How do I do my own rubber roof repairs?

October 15, 2014

Rubber roofs are built to last, with a life expectancy of 15 to 20 years. Minor repairs, if needed, can usually be handled by dedicated amateurs.
While installing a rubber roof is tricky enough to require professional roofers, minor repairs are easily handled for the DIYer armed with the right tools and knowledge.

First, you need to know what kind of roof covering you have. You should be able to determine this from the ground. (Keep in mind that a flat roof covered with EDPM (ethylene propylene diene monomer) rubber is a far different beast than a hot-tar-and-gravel one. If you use asphalt-based products, like an asphalt roof coating, not only will the repair not work, you might cause even more damage.) Visit your local building centre to buy what you’ll need: a scraper to remove old caulking, patch material, EDPM primer, and a paintbrush or roller.
Clean the surface
After you find and mark the problem you need to patch, sweep the area free of dirt and debris, removing any old caulking material with a scraper. To really remove any dirt as well as any oxidization and the carbon film that usually forms on EDPM roofs, use a cleaner that won’t leave a residue after drying.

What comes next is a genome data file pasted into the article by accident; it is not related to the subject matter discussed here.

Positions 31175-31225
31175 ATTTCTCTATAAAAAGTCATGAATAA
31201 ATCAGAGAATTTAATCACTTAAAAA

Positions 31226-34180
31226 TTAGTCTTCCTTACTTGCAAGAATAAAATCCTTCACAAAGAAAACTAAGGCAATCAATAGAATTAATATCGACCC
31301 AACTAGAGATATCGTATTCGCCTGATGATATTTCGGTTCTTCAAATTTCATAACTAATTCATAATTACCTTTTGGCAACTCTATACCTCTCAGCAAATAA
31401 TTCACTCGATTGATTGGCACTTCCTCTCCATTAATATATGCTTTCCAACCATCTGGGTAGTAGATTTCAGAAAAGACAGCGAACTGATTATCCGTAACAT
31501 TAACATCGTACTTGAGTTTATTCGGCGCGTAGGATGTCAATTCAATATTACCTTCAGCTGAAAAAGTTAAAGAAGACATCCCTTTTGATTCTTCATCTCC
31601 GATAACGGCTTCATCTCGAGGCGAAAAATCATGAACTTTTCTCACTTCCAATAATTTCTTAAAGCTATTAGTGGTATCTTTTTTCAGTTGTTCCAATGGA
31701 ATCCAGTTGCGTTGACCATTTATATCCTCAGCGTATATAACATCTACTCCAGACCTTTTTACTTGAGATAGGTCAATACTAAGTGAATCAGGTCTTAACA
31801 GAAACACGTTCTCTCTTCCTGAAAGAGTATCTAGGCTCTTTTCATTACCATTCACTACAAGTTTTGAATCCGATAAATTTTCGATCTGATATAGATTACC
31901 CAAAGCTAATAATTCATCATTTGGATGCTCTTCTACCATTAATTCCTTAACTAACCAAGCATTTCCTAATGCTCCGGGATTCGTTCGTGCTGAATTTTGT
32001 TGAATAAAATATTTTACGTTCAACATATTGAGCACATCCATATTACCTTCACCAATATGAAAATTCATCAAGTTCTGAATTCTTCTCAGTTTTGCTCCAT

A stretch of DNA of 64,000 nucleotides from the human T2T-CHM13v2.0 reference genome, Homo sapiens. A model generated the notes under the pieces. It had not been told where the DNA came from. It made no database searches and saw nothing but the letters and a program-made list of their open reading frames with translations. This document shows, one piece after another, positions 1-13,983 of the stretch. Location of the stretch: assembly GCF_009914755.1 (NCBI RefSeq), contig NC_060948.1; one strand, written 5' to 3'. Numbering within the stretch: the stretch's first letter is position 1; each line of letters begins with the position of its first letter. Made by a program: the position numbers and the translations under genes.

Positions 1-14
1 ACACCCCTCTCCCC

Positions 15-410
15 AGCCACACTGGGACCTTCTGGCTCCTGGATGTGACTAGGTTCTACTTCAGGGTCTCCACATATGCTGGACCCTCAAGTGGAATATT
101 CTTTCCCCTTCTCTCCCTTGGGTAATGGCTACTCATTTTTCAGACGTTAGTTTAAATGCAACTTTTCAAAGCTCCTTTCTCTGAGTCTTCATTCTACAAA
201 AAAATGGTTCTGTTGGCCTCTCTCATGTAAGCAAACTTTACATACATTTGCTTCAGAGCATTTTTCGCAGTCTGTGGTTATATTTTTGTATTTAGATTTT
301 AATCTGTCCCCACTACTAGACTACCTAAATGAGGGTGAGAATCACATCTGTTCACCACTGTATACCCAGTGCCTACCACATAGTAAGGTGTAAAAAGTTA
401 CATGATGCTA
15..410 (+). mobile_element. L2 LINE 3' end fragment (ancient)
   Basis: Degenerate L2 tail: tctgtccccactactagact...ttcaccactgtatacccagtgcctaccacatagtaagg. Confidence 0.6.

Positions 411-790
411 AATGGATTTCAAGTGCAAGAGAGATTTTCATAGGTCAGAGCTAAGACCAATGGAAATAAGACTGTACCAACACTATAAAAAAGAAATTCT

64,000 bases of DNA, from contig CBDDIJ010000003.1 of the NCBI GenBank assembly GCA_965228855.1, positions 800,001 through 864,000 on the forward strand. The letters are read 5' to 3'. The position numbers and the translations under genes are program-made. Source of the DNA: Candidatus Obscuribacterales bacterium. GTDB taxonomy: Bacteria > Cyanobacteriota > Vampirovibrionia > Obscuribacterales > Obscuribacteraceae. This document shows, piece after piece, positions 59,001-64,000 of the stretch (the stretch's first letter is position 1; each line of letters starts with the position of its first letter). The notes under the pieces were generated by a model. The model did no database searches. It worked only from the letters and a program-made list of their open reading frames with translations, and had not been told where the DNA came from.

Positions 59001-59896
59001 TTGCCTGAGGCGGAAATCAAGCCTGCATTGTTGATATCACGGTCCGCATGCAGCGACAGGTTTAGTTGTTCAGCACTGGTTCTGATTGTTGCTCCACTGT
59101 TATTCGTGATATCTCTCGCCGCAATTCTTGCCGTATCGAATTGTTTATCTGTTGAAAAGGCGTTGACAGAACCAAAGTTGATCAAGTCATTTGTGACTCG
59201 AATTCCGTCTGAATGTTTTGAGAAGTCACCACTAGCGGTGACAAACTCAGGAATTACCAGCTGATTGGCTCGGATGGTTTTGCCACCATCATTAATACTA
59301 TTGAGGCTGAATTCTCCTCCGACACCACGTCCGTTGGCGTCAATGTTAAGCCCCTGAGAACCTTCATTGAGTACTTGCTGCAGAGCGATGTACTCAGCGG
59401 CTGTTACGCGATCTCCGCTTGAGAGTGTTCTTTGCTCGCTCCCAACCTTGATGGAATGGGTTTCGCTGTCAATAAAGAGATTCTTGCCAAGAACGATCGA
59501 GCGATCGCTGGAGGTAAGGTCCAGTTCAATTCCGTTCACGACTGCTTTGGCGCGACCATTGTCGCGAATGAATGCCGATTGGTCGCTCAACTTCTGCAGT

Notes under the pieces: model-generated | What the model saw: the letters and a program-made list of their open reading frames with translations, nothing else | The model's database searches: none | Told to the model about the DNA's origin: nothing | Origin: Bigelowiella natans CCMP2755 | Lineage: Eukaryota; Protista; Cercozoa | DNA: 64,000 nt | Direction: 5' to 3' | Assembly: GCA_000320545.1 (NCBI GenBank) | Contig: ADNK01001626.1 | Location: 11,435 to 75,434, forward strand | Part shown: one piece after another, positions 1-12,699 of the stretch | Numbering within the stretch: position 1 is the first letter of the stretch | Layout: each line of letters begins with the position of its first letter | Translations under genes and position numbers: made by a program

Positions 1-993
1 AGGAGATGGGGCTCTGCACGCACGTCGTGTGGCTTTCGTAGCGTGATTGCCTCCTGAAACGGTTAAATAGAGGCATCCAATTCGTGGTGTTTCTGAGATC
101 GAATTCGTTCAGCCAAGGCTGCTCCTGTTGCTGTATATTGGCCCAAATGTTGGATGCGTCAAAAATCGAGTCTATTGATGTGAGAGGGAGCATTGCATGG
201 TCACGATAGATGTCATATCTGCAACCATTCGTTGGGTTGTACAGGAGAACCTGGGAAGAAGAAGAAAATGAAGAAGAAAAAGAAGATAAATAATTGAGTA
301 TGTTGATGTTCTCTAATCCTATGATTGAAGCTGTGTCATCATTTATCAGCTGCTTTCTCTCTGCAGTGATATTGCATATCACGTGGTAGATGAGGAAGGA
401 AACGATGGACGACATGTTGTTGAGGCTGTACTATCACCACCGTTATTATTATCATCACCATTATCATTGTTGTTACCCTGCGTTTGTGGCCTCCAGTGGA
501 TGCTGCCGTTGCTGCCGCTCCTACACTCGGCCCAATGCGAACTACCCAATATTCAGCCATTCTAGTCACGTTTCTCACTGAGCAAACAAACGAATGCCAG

It’s important that you remove all dirt, carbon, and oxidization, or you risk the patch not properly adhering to the roof surface. Allow the area to dry before continuing.
Cut the roof repair patch to size
Lay the rubber roof repair patch over the damaged area to measure what size you’ll need. The material should extend at least 5 cm beyond the edge of the affected area. With scissors, cut the patch to size and round its corners to avoid leaving a sharp edge or anything that can be caught and lifted up by a foot.
Apply the primer
Using a paintbrush or paint roller, apply an even coat of EDPM primer, ensuring that it also extends at least 5 cm past the edge of the tear or cut in the rubber membrane. The primer ensures that the patch will correctly adhere to the roof.
Install the patch
Patches come either as standard membrane materials, requiring separate adhesive, or pressure-sensitive ones, with adhesive already applied to its underside. With the former, you’ll require a single-ply EDPM adhesive, applying it to the patch and the repair area of the roof. (The adhesive should be one used for sealing EDPM to EDPM, and not to substrates or insulation board.)

In the latter case, remove the backing material from the patch and then smooth it over the affected area slowly, working from one end to another.

With either kind, press down on the patch to remove air pockets and then use a hand roller over its entire area to ensure it adheres properly to the roof.

How do I do my own rubber roof repairs?
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